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Nationwide Number Portability - The Two Must-Know Tips for Success
It’s an exciting time for the telecommunications industry as the FCC (News - Alert) is poised to provide major market change in the form of nationwide local number portability. With this change, the industry benefits as a whole, with regional carriers and VoIP service providers looking to capitalize on this major shift. Additionally, customers are going to do extremely well, as this move does something the telecom industry has needed for decades – radically improves competition and levels the playing field.
The general belief is that the FCC will approve and the industry will move to quickly implement nationwide number portability, which will allow any ILEC, CLEC or Interconnected VoIP service provider with access to local number pooling in the United States to port in local numbers from any geography in the country. Today, if you are a regional carrier servicing two states and want to support a customer transferring an important number from a third state, the process is extremely challenging. There are limitations that make it difficult for the customer, or the carrier has to wait for a larger incumbent to release the number. That can take months and frustrates both the carrier and customer.
The good news is that, once the FCC approves this regulatory change the industry can move quickly to implement the required system changes. Bottom line: It frees up the carrier and customer to transfer numbers to whomever they wish to do business with while removing the current restrictive process.
In the Know
With the expectation this regulatory change will pass, every carrier wishing to capitalize on the new landscape will need to understand the process as well as how to ensure a successful adoption. Therefore, it is recommended that you either align yourself with an organization in the know or find a way to become looped in to one of the industry committees that will determine what technology changes are going to be required, as well as what the implementation standard and schedule will be. These organizations include committees such as NANC, the LNP working group, and the administrators of NPAC. There is a high likelihood that they have already started some of the preliminary work, but nothing will be official until the approval from the FCC.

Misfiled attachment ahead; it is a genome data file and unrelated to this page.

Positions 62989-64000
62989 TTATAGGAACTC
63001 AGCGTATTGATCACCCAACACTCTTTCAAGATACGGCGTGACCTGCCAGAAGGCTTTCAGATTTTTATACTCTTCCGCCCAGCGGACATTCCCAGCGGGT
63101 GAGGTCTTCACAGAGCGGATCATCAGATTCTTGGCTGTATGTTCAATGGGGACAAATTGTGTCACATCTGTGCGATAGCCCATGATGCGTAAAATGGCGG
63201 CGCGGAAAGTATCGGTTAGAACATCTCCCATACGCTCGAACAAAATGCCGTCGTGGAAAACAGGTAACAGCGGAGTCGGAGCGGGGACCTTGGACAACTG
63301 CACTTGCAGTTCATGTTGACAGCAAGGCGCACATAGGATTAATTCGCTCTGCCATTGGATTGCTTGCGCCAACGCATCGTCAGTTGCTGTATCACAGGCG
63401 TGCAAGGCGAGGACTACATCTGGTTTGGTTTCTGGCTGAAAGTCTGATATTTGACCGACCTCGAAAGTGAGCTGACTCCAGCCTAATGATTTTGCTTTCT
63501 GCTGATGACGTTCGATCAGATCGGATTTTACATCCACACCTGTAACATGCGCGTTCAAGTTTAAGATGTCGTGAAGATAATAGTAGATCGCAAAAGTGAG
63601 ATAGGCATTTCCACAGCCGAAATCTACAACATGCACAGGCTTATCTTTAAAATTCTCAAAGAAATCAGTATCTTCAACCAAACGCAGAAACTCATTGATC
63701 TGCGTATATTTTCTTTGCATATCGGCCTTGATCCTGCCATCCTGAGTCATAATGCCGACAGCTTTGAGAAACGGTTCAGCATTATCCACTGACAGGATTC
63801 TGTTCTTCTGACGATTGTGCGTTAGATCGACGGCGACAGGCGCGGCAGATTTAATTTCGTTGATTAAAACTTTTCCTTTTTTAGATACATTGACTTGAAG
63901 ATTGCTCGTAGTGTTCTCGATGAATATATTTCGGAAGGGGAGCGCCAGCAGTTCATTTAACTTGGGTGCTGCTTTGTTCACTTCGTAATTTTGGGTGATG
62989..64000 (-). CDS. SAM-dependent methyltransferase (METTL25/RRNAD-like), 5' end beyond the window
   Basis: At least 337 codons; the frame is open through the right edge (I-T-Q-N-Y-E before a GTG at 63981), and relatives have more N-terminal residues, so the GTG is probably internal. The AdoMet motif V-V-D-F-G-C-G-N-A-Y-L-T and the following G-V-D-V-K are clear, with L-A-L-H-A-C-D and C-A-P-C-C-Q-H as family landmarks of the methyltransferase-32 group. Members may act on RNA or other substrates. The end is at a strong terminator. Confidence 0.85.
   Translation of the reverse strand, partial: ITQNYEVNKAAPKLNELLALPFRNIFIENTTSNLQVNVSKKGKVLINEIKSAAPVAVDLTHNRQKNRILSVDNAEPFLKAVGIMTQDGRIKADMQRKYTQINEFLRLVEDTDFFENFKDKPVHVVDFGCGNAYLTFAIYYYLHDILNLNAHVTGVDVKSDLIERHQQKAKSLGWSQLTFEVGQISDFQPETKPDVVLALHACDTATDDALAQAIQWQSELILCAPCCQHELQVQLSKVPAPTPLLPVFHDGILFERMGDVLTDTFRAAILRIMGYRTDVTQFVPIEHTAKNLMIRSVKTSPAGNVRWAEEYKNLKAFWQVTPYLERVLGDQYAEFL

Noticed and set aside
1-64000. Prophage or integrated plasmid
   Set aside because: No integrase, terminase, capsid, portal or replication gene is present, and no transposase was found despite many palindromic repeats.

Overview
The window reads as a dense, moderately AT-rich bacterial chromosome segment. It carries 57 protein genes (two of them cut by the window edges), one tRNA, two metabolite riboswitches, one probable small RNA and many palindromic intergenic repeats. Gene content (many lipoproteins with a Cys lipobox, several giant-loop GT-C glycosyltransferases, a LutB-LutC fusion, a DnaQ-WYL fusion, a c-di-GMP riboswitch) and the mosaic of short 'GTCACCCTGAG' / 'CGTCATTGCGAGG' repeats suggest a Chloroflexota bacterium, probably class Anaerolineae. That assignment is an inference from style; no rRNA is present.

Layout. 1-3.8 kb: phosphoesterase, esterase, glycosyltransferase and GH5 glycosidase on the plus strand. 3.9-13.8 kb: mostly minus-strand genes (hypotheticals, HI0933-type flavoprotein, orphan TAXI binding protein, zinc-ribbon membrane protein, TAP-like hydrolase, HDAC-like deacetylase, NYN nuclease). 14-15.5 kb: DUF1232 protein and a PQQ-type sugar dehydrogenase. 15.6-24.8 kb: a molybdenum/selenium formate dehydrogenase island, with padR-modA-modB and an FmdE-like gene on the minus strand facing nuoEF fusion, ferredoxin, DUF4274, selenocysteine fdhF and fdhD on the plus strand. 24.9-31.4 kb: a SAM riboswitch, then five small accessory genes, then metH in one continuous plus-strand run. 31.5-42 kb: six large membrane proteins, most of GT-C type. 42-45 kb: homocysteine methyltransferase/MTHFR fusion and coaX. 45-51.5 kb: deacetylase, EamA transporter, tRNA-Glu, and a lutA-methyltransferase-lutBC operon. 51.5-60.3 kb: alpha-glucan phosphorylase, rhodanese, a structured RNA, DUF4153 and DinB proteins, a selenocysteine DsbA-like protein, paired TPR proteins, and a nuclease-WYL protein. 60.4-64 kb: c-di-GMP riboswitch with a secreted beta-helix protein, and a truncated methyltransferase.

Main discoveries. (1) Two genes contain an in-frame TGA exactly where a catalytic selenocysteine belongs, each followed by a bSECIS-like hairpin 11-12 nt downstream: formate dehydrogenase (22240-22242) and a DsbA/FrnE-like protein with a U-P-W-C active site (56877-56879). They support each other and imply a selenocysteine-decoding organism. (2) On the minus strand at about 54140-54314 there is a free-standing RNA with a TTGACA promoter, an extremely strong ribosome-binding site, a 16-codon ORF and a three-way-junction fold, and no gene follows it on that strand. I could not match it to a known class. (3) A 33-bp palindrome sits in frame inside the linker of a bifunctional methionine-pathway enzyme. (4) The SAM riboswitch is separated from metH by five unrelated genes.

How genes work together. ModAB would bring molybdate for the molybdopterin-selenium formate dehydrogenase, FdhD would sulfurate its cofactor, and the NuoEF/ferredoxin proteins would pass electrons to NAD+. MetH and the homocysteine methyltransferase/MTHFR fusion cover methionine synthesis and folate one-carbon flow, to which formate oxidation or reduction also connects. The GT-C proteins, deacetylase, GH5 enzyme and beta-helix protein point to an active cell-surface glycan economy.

The challenge is that having a seat at these tables costs money and can be cost prohibitive for some. Unfortunately, it’s difficult to reach out to the FCC directly as the online system can be compromised. However, if a carrier or telecommunications service provider is serious about maximizing on this and other potential opportunities, it requires having a seat at the table and making the investment to show up and participate to be heard and have your point of view considered. If that is not possible, I definitely recommend finding a good avenue to receive information quickly to adjust and comply with the technology and scheduling requirements.
It’s a Service Economy
Fortunately, the increased competition and leveled playing field gives our industry something else we have not seen in a long time – the ability to compete countrywide and on service and price. The cost of technology has decreased such that we are already on more level ground. Look at the internet. In the beginning, it was cost prohibitive to have a presence. Now anyone can set up a website and be in business. Today, it’s about service and customer acquisition.
Nationwide number portability will open up the industry so that customers can pick and choose their carrier based on criteria most important to them, rather than geographic restrictions. Regional carriers and VoIP service providers that choose to invest in a culture of service will win big.
The end result of this regulatory shift is the industry will gain more competition, improved innovation, and better customer service, making it a win for everyone. There’s no better time to be in the telecom industry than right now.
Edited by Mandi Nowitz